On the ruby red like stripe you find the settings for the additional 8 tab draw-bar (actually the 8 endless thumb-wheels under the display are used) organ. It got its own distortion and two speed Leslie FX. In the edit menue of the organ you can adjust 7 parameters for the Leslie speeds and strength of phase shifting and the overall sound of the organ. You have 4 slots to store your organ setting to. or use the disk for mor. And there is also a card slot in this red stripe to the right hand side. I don't got a card with the instrument to check what type is used. And the manual is very short on those details. But you should be able to store all kind of ADAM data to it. More or less like you use the disk.
The FX section features a very basic and simple digital reverb. You can choose from a few presets. Not parameter to be edit. The second FX chain gives you Chorus, Flanger and Delay. You got speed and depth for the chorus and the flangers. And (way to short) delay and feedback for the delay FX that share their slot with the chorus and flanger. Well, nothing to admire here by todays bench marks.
The Panel Memory buttons just above the right hand side of the keyboard stores all used setting in a single memory slot. Hand to be used for each song you play live. It also stores the setting of the style accompany and rhythm. Like key-down start of the rhythm and its tempo.
The keyboard is velocity and aftertouch sensitive Fatar one. The velocity is mapped to the volume of most sounds. The aftertouch is used for vibrato as hell as the Roland style pitch bend that introduces modulation if push to the back. In the Organ section the after touch is used to switch from slow to fast leslie (of cause the tempo changes in the user parameter set up- or down-speed slew rate. Well done!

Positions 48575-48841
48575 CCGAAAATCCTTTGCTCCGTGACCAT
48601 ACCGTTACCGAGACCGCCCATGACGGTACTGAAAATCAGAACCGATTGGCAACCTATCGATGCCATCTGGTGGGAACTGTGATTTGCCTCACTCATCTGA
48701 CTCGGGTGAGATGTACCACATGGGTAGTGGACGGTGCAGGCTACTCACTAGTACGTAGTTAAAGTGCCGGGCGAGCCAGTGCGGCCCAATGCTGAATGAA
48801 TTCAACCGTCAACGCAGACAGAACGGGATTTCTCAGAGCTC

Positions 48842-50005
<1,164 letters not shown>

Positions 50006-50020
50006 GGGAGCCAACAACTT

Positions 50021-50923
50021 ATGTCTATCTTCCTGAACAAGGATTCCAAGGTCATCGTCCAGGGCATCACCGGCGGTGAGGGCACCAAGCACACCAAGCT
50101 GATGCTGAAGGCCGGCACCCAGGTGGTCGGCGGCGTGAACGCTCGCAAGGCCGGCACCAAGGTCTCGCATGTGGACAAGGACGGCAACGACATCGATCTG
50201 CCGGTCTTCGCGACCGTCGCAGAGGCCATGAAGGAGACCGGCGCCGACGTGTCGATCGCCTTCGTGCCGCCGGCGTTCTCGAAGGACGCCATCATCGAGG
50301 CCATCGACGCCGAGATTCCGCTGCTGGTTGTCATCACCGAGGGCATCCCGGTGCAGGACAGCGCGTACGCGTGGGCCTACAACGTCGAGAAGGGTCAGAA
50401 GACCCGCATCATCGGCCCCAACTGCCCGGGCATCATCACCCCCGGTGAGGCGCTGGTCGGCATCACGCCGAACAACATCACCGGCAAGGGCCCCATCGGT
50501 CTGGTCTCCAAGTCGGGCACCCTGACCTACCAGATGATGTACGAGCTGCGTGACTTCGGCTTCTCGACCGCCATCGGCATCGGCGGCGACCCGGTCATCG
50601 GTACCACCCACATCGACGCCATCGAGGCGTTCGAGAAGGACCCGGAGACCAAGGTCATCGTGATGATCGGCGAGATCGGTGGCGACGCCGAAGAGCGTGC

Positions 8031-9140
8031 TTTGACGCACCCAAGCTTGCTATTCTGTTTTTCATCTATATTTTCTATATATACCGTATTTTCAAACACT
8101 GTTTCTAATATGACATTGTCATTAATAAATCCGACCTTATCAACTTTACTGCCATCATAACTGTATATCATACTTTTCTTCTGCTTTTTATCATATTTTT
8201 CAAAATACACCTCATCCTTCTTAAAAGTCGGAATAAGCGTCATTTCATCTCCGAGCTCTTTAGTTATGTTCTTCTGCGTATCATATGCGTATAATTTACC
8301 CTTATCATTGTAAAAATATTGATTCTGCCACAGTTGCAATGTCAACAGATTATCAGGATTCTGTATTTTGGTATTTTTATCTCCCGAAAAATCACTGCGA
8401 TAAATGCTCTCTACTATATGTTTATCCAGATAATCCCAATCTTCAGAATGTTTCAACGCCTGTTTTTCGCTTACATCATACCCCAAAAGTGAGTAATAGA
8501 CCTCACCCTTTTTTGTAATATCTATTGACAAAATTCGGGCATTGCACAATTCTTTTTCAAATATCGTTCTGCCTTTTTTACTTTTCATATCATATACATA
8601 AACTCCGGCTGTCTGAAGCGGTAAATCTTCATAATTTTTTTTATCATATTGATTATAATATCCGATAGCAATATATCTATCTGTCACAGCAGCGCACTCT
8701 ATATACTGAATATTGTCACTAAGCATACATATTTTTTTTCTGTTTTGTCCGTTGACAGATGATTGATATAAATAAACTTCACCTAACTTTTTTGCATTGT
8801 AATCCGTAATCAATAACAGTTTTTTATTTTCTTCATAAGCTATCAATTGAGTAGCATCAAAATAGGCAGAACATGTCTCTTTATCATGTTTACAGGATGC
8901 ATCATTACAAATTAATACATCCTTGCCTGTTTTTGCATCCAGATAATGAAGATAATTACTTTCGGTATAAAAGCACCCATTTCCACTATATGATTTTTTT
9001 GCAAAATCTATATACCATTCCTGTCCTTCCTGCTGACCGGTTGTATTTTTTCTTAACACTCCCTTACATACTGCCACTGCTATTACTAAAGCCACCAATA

The 8 wheels under display are used to set things in the display. The upper row of characters in the LCD will give you the name of the parameter, and you set them by using the corresponding wheel below, The display will show you the value or mode you set in the lower line of the display.
The wheels got an outer ring of round holes for the click feel and sound while turning it. And the inner circle of retangular holes is used for the light sensors that will tell the electronics inside the speed and direction of your turning. The very same concept of light sensors is used inside all computer mouses with ball (not the optical LED ones).
On the main board you spot the memory buffering battery of the common CR2032 type. I might add a manual how to open the ADAM later.
The sound engine use the france DREAM chips. You see the ROMs for the samples and the OS. And you see an 68000 CPU for handling the interface data and the disk and card. All boards are labeled Hohner. I am not sure who did the boards R&D, because Hohner wasn't into this kind of electronics that much.
All in all it is a nice keyboard for one-man bands. But there were better Japanese ones available at the same time. And although the design and interface is nice, it could not compete with them. So it did not sold that much.